If you live an active lifestyle or participate in athletic activities, chances are you’re going to experience aches and pains at some point in your life. Not every ache or pain requires medical intervention, but sometimes pain can signify a bigger problem. So, how do you know when it’s time to see a doctor?
Early recognition and treatment of injuries can ensure a safe and speedy return to activity. Any of the following symptoms might indicate a need to visit with a sports medicine specialist:
- Joint swelling, locking, or instability
- Pain or abnormal function of the musculoskeletal system
- Pain that does not go away even with treatments such as rest, ice, or pain medicines
- Pain that disrupts daily activity or sleep
- An injury to a joint, ligament, tendon, or bone
- Inability to fully move a joint, arm, or leg
- Localized pain that gets worse over time or increases with continued activity
- Pain, swelling, stiffness, and/or weakness that gets in the way of training or sports activity
- Any condition that affects training or performance
- Difficulty maintaining or increasing your level of activity as you would like
- Inability to stand or walk
- The Big Picture
If you’ve experienced a major injury, there is usually little doubt about the need to seek medical attention. However, many overuse injuries, such as tendonitis or stress fractures, happen slowly over time and can have subtle symptoms. As a result, many people delay treatment, which can lead to a more serious or disabling injury.
The bottom line, if you’re experiencing symptoms that prevent you from maintaining your normal level of activity, a visit with a sports medicine specialist might be in order. Our goal is to help you get and stay active.
Common Sports Injuries Treated at OSMI
Muscle Strains: Tears in muscle that cause pain and loss of function
Muscle Cramps: A sudden tight, intense pain caused by a muscle locked in spasm. Muscle cramps are also recognized as an involuntary and forcibly contracted muscle that does not relax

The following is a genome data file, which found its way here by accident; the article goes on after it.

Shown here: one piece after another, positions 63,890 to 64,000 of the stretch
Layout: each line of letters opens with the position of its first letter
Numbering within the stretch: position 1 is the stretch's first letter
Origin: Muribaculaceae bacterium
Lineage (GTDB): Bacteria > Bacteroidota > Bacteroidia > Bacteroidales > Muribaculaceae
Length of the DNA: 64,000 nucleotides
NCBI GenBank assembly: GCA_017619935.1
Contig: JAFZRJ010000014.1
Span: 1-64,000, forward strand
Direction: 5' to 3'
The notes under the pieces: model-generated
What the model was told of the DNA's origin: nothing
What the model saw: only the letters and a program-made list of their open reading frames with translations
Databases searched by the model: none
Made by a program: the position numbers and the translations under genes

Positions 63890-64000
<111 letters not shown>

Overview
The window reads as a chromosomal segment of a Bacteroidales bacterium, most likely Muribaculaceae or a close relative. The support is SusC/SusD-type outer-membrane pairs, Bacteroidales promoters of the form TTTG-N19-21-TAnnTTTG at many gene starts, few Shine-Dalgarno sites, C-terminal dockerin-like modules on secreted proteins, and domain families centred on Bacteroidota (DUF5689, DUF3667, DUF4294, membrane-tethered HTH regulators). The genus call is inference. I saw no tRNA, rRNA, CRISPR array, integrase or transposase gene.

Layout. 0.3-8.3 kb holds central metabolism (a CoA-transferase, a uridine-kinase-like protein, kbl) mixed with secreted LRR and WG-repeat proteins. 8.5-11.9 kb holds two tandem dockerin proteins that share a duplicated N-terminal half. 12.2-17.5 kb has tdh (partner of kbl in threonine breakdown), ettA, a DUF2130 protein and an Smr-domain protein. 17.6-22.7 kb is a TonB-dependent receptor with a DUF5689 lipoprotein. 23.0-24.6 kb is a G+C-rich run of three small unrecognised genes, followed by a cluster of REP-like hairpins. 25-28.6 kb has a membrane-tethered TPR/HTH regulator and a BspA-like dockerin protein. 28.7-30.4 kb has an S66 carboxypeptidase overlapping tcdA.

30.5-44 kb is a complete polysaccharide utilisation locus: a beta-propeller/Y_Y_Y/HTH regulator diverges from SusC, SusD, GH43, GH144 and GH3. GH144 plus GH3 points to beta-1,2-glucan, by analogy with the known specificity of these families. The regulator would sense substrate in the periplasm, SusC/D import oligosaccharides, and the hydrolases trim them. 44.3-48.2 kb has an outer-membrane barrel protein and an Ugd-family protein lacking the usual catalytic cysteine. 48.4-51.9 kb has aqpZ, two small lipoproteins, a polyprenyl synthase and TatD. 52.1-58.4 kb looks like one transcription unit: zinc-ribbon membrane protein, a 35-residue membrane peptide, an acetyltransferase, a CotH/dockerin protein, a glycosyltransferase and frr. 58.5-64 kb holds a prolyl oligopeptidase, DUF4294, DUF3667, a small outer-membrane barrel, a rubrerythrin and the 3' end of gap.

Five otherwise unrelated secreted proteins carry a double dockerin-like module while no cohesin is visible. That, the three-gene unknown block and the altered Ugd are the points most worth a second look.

Anterior Cruciate Ligament (ACL) Sprains: The anterior cruciate ligament (ACL) is a ligament involved in knee stabilization. An ACL rupture can occur when the foot is planted and the knee twists to change direction.
- Grade 1 ACL Sprains. The ligament is mildly damaged in a Grade 1 Sprain. It has been slightly stretched, but is still able to help keep the knee joint stable.
- Grade 2 ACL Sprains. A Grade 2 Sprain stretches the ligament to the point where it becomes loose. This is often referred to as a partial tear of the ligament.
- Grade 3 ACL Sprains. This type of sprain is most commonly referred to as a complete tear of the ligament. The ligament has been split into two pieces, and the knee joint is unstable.
Anterior Cruciate Ligament (ACL) Tears: The anterior cruciate ligament; one of four major knee ligament necessary for comfortable knee movement, tears, causing major pain and causes the knee to "give out". The knee ACL can tear for a number of reasons.
Concussion: Concussions are caused by severe head injury where the brain moves violently within the skull so that brain cells all fire at once, much like a seizure
Ankle Sprain: With an ankle sprain the ligaments that hold the ankle bones in place can easily be overstretched.
Shin Splints: The tissue that attaches the muscles of your lower leg to the shin bone may be pulling away from the bone, or it may be inflamed from overuse.
Learn about the Types and Causes of Common Knee Injuries and Problems
Our goal at OSMI is to provide our patients quality, cutting-edge orthopedic treatments, both surgical and non-surgical. If you have questions about knee arthroscopy or surgery, knee joint pain, or physical therapy, please submit an online appointment request or contact our office at 817-529-1900.